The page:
Foster Bible Pictures 0032-1
Abraham, Sarah and Hagar, imagined here in a Bible illustration from 1897.

Abram and Sarai tried to make sense of how he would become a progenitor of nations, because after 10 years of living in Canaan, no child had been born. Sarai then offered her Egyptian handmaiden, Hagar, to Abram with the intention that she would bear him a son.

After Hagar found she was pregnant, she began to despise her mistress, Sarai. Sarai responded by mistreating Hagar, and Hagar fled into the wilderness. An angel spoke with Hagar at the fountain on the way to Shur. He instructed her to return to the camp of Abram, and that her son would be "a wild ass of a man; his hand shall be against every man, and every man's hand against him; and he shall dwell in the face of all his brethren." She was told to call her son Ishmael. Hagar then called God who spoke to her "El-roi", ("Thou God seest me:" KJV). From that day onward, the well was called Beer-lahai-roi, ("The well of him that liveth and seeth me." KJV margin). She then did as she was instructed by returning to her mistress in order to have her child. Abram was 86 years of age when Ishmael was born.[Genesis 16:4–16]

Sarah

Thirteen years later, when Abram was 99 years of age, God declared Abram's new name: "Abraham" – "a father of many nations".[Genesis 17:5] Abraham then received the instructions for the covenant, of which circumcision was to be the sign.[Genesis 17:10–14]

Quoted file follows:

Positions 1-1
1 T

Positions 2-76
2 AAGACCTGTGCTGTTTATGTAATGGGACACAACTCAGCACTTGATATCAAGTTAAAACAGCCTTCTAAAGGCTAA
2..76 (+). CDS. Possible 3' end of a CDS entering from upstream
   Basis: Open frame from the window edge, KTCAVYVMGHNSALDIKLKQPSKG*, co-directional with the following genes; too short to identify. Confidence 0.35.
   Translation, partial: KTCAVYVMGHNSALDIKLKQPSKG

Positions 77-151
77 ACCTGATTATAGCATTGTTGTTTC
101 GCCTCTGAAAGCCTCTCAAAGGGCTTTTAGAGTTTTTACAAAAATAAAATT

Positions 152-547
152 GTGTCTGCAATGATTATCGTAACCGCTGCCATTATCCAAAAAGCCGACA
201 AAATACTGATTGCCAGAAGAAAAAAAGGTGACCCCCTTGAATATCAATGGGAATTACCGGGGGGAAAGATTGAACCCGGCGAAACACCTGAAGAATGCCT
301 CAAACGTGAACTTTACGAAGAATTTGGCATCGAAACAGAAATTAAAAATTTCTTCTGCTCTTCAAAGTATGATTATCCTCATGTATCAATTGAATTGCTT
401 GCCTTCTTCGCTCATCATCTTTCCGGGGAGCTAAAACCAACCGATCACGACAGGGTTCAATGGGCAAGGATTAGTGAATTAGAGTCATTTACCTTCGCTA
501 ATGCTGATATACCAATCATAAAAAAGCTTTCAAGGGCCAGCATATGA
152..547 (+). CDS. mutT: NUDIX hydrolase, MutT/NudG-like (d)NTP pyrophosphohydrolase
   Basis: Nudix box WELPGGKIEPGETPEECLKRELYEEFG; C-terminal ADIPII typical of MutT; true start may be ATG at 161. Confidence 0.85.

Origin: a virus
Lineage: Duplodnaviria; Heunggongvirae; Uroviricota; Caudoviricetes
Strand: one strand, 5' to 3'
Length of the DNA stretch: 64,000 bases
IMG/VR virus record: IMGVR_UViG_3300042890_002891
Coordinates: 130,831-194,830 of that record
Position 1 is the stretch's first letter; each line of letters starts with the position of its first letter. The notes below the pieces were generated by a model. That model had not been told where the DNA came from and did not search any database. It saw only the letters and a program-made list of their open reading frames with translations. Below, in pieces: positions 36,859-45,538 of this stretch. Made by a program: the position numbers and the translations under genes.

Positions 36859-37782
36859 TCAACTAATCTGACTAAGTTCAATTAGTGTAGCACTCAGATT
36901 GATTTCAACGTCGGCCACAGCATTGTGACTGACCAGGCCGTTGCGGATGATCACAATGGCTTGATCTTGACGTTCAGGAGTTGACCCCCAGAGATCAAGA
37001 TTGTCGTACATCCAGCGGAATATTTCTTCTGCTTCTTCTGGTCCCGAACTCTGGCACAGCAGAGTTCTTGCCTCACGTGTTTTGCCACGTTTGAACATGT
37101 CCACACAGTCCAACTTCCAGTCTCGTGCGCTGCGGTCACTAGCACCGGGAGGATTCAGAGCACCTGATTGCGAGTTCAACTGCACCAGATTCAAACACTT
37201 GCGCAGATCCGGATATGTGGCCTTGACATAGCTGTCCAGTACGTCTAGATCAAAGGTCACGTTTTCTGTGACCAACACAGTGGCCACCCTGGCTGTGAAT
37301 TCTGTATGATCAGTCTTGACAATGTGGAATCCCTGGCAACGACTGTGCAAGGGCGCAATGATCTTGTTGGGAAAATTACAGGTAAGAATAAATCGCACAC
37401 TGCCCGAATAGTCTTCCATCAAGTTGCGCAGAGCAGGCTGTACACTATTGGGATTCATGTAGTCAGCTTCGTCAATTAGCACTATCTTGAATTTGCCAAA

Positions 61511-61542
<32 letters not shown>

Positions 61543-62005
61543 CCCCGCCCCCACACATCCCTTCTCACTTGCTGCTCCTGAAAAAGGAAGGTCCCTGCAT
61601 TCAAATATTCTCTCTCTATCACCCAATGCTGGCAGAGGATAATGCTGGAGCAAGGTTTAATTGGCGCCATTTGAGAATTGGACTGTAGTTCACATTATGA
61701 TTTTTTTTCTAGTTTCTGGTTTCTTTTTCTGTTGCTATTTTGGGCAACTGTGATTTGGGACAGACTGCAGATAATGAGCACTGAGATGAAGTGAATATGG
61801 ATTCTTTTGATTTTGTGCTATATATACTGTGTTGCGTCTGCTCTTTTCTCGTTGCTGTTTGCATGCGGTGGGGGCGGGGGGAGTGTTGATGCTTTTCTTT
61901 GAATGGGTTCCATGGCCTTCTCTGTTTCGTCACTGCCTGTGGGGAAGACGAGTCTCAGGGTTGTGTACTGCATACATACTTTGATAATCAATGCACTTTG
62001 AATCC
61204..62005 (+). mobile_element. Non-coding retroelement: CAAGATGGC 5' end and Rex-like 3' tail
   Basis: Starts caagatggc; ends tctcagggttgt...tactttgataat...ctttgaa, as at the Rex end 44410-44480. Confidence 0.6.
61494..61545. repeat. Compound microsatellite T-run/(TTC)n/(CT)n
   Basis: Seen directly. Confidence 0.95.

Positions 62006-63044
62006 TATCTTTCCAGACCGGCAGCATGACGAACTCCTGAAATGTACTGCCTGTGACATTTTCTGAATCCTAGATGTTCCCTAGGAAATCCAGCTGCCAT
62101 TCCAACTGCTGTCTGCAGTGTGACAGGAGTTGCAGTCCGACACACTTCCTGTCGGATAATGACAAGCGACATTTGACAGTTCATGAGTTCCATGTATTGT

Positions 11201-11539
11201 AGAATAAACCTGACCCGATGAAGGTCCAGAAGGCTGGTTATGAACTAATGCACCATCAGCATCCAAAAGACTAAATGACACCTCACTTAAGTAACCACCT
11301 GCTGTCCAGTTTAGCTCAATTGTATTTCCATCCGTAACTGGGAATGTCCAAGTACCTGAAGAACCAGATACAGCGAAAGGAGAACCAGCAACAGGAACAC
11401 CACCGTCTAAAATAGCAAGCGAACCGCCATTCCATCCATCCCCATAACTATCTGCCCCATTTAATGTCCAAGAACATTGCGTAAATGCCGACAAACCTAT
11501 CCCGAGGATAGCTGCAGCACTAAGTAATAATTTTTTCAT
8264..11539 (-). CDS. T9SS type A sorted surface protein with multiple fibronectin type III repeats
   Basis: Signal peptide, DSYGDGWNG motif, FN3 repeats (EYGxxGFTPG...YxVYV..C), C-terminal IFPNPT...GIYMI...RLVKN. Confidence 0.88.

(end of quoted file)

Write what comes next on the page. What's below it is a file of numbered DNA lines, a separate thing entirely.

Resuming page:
God declared Sarai's new name: "Sarah", blessed her, and told Abraham, "I will give thee a son also of her".[Genesis 17:15–16] Abraham laughed, and "said in his heart, 'Shall a child be born unto him that is a hundred years old? and shall Sarah, that is ninety years old, bear?'"[Genesis 17:17] Immediately after Abraham's encounter with God, he had his entire household of men, including himself (age 99) and Ishmael (age 13), circumcised.[Genesis 17:22–27]

Three visitors

Tissot Abraham and the Three Angels
Abraham and the Three Angels (watercolor c. 1896–1902 by James Tissot)

Not long afterward, during the heat of the day, Abraham had been sitting at the entrance of his tent by the terebinths of Mamre. He looked up and saw three men in the presence of God. Then he ran and bowed to the ground to welcome them. Abraham then offered to wash their feet and fetch them a morsel of bread, to which they assented. Abraham rushed to Sarah's tent to order cakes made from choice flour, then he ordered a servant-boy to prepare a choice calf. When all was prepared, he set curds, milk and the calf before them, waiting on them, under a tree, as they ate.[Genesis 18:1–8]